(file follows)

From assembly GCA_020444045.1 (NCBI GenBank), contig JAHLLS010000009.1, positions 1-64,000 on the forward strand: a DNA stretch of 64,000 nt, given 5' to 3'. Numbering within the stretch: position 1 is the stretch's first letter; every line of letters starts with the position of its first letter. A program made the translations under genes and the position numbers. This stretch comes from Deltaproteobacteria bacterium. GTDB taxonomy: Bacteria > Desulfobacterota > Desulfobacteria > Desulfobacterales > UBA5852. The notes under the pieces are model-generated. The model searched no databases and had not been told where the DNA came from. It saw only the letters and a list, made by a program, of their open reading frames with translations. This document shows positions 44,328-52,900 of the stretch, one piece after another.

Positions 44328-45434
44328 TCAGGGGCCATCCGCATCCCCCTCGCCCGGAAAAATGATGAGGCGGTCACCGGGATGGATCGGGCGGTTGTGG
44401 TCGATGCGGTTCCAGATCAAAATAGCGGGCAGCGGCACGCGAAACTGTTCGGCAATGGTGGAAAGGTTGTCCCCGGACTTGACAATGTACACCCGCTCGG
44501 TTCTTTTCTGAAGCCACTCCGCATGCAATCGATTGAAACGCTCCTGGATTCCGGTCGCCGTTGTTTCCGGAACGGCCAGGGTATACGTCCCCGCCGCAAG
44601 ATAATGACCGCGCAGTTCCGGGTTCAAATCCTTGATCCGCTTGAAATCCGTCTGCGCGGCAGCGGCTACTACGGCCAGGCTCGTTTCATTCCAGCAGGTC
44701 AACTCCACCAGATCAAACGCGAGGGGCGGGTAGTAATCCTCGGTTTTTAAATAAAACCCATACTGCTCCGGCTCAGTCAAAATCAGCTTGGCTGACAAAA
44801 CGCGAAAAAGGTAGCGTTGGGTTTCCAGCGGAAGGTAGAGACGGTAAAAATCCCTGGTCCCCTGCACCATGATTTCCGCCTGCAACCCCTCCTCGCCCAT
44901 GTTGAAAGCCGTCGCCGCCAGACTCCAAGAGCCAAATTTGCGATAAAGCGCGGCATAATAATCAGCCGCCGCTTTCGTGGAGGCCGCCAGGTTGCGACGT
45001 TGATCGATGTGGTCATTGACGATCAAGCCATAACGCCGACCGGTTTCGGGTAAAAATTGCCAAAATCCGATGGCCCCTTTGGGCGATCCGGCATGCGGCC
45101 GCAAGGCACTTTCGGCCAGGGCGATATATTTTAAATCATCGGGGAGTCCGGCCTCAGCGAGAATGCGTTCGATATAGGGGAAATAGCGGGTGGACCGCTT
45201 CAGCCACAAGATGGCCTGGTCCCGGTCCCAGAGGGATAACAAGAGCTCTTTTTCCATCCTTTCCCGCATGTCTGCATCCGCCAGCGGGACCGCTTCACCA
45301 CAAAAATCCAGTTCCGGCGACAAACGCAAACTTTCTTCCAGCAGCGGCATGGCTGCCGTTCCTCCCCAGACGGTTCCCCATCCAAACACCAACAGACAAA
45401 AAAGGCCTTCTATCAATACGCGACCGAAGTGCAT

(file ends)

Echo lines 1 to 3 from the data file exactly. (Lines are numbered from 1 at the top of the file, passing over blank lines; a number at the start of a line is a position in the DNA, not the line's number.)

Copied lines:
From assembly GCA_020444045.1 (NCBI GenBank), contig JAHLLS010000009.1, positions 1-64,000 on the forward strand: a DNA stretch of 64,000 nt, given 5' to 3'. Numbering within the stretch: position 1 is the stretch's first letter; every line of letters starts with the position of its first letter. A program made the translations under genes and the position numbers. This stretch comes from Deltaproteobacteria bacterium. GTDB taxonomy: Bacteria > Desulfobacterota > Desulfobacteria > Desulfobacterales > UBA5852. The notes under the pieces are model-generated. The model searched no databases and had not been told where the DNA came from. It saw only the letters and a list, made by a program, of their open reading frames with translations. This document shows positions 44,328-52,900 of the stretch, one piece after another.

Positions 44328-45434
44328 TCAGGGGCCATCCGCATCCCCCTCGCCCGGAAAAATGATGAGGCGGTCACCGGGATGGATCGGGCGGTTGTGG